Joseph Duffy worries about what will happen when he dies and is no longer around to fight budget cuts that threaten services for his 29-year-old developmentally disabled daughter, Katie.
Despite her disabilities, Katie has a state-supported job at Cigna and has a weekly social outing. But nearly $40 million in proposed state budget cuts would threaten her delicate safety net, he said.
“She has a small world, but it is everything to her,” Duffy said. “If it is broken apart, it will destroy us.”
Duffy, of Wethersfield, was a speaker at a panel discussion Tuesday at the Capitol held to raise awareness of how $39.4 million in budget cuts would affect the lives of people with disabilities and their caretakers.
About 150 people, many developmentally disabled and wearing yellow T-shirts emblazoned with the words “Protect the Safety Net,” packed the meeting room to hear about the cuts.
Another parent, Carl Noll, 69, of Fairfield, said he also worries that his two developmentally disabled sons will be “out on the street” when he dies.
He questioned the priorities of a state considering more than $1.5 billion in new construction at the University of Connecticut while also planning to cut basic services for developmentally and intellectually disabled people.
“We’re perfectly willing to create a bond for the University of Connecticut, my alma mater, for $1.5 billion to support people on the other end of the scale, but we can’t provide beds for people like my son,” Noll said.
Several parents said the developmentally disabled feel segregated and discriminated against and urged the community to stand up against the cuts.
Another panelist, Patrick Johnson, talked about how a long history of chronic underfunding has affected his agency, Oak Hill, which provides services to developmentally and intellectually disabled people in 58 towns. His employees have not had any wage increases in five years. He said the agency needs a 4 percent increase next year and a 3 percent increase the following year just to meeting fixed costs.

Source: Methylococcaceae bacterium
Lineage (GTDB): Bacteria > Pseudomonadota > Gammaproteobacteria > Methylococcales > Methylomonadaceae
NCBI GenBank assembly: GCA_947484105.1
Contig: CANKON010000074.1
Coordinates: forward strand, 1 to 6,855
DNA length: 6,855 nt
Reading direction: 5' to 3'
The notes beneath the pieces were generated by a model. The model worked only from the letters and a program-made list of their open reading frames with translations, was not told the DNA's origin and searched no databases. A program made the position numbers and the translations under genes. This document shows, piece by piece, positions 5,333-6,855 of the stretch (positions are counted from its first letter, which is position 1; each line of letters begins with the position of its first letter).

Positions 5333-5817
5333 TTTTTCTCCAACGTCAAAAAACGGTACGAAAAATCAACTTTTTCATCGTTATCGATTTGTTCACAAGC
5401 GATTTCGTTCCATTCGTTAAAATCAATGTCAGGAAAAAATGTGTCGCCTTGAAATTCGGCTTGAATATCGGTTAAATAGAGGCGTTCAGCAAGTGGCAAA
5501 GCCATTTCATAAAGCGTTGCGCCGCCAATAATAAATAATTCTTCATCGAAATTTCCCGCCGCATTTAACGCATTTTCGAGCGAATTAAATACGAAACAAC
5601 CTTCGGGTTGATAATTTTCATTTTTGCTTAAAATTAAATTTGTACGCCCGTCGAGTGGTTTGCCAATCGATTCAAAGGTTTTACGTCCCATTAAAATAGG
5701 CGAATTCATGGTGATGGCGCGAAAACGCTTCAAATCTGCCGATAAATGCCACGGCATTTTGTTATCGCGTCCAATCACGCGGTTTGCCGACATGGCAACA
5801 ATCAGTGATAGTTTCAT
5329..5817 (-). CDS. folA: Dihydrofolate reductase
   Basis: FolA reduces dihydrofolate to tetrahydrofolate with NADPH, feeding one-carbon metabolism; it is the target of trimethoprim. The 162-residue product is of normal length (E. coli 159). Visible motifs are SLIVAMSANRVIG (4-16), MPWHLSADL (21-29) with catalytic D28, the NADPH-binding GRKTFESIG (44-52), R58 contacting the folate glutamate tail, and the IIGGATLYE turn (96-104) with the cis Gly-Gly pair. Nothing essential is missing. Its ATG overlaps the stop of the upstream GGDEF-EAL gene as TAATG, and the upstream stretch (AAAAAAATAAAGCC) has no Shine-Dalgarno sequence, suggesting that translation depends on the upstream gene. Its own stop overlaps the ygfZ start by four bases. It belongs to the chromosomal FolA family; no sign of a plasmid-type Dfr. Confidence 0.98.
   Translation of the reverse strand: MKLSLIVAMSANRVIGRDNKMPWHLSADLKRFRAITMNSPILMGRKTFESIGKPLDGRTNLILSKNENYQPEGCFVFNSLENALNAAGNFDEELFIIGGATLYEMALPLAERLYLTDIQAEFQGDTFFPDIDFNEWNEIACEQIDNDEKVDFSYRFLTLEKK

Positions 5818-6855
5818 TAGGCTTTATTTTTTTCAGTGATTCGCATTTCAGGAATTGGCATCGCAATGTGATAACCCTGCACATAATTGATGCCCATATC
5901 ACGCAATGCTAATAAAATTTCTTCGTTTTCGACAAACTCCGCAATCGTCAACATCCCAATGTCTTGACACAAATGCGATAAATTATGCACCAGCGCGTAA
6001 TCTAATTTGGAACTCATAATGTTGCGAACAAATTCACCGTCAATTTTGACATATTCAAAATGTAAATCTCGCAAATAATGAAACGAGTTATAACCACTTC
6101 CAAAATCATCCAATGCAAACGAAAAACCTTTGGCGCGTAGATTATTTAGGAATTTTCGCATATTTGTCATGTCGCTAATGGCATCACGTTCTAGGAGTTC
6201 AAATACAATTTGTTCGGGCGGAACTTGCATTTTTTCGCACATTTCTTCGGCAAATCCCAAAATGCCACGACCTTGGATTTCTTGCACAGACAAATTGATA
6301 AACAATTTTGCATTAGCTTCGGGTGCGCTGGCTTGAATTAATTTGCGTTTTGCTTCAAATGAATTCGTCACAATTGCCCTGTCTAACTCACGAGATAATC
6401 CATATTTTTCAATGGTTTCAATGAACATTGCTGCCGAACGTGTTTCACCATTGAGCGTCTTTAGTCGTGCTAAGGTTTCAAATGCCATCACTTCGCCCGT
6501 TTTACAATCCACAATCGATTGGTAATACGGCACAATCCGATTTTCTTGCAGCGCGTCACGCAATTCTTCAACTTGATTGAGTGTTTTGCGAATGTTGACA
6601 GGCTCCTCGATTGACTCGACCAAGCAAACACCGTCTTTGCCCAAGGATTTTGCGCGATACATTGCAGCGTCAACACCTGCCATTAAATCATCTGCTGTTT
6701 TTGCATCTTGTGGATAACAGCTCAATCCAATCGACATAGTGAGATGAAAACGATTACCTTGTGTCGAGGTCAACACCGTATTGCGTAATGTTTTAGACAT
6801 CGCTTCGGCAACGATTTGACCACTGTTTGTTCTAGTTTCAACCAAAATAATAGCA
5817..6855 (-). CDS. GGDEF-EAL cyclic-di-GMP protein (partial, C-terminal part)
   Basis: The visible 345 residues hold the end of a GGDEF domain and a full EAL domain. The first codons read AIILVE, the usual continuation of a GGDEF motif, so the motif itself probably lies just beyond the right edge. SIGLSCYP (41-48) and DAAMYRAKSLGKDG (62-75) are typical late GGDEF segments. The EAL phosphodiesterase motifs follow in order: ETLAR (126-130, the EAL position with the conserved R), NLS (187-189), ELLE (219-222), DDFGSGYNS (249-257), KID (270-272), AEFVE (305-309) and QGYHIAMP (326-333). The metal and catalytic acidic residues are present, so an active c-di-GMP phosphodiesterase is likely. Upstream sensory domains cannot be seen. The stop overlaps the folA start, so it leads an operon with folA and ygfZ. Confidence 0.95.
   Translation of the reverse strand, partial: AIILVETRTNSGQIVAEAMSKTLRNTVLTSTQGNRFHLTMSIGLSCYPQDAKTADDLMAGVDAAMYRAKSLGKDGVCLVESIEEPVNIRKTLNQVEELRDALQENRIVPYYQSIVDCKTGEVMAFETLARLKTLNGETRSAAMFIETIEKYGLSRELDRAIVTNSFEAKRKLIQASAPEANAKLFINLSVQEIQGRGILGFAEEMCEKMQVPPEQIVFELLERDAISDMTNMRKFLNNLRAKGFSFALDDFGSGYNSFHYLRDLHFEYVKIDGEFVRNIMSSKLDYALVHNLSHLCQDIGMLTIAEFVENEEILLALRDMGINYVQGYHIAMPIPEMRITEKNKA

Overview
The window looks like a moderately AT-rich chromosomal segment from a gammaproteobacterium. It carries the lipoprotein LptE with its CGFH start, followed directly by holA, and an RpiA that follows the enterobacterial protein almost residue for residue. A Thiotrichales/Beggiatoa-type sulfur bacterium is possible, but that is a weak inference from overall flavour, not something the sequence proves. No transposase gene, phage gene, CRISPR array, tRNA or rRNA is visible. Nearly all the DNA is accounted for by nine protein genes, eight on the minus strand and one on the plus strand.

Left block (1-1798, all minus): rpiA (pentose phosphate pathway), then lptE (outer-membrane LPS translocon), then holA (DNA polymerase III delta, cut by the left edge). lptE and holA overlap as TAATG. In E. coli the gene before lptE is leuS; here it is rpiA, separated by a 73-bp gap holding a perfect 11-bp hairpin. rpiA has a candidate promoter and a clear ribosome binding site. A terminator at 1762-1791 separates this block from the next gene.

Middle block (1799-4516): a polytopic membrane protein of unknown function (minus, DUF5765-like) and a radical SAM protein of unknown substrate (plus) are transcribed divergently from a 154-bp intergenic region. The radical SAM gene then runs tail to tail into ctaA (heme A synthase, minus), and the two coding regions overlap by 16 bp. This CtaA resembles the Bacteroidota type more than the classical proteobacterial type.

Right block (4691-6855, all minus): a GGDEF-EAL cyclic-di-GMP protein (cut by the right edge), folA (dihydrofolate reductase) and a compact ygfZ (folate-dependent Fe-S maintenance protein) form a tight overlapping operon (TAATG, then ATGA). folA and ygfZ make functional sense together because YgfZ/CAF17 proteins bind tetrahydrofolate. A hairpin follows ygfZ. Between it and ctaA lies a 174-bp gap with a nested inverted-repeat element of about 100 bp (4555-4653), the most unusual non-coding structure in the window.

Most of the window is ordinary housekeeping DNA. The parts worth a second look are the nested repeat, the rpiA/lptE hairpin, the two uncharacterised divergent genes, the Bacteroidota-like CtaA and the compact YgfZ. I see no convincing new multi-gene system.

Continued budget cuts would undermine progress the developmentally disabled have made in recent years, he said.
“What we are all witnessing right now is a march backwards and it’s really disturbing. We lose sleep over it,” Johnson said. “If this keeps up, over time our group homes will like mini-institutions.”
Johnson said nonprofit agencies have already made major cuts to their own budgets and are struggling to stay afloat. He said that 43 percent of Connecticut nonprofits had deficits in 2010 and that 72 percent would go out of business if they faced a financial reversal.
“They are right on the fringe of going over the financial cliff,” he said.
Most legislators seemed unaware of the panel discussion, but a few stopped in at the meeting at the last minute.
Senate minority leader John McKinney, R-Fairfield, was one such visitor. Invited to take the podium, he told the gathering that he believed the state should get out of the business of delivering social services.
“For 15 years I’ve seen the state compete against our private nonprofits. Every year I see the state continue to win and it’s not the right way to do business. The state of Connecticut should get out of delivering social services,” he said.
He said private nonprofits are more efficient than the state model.
“We spend a dollar every time you spend 50 cents,” McKinney said.
“Rather than cut the safety net, rather that cutting services, we can change the delivery model,” he said. “We can save $350 [million] to $500 million a year by the state getting out of the business, properly funding your organizations, and we don’t cut any services. In my book, the work you all do in your communities is much better than the work the state could ever do,” he said.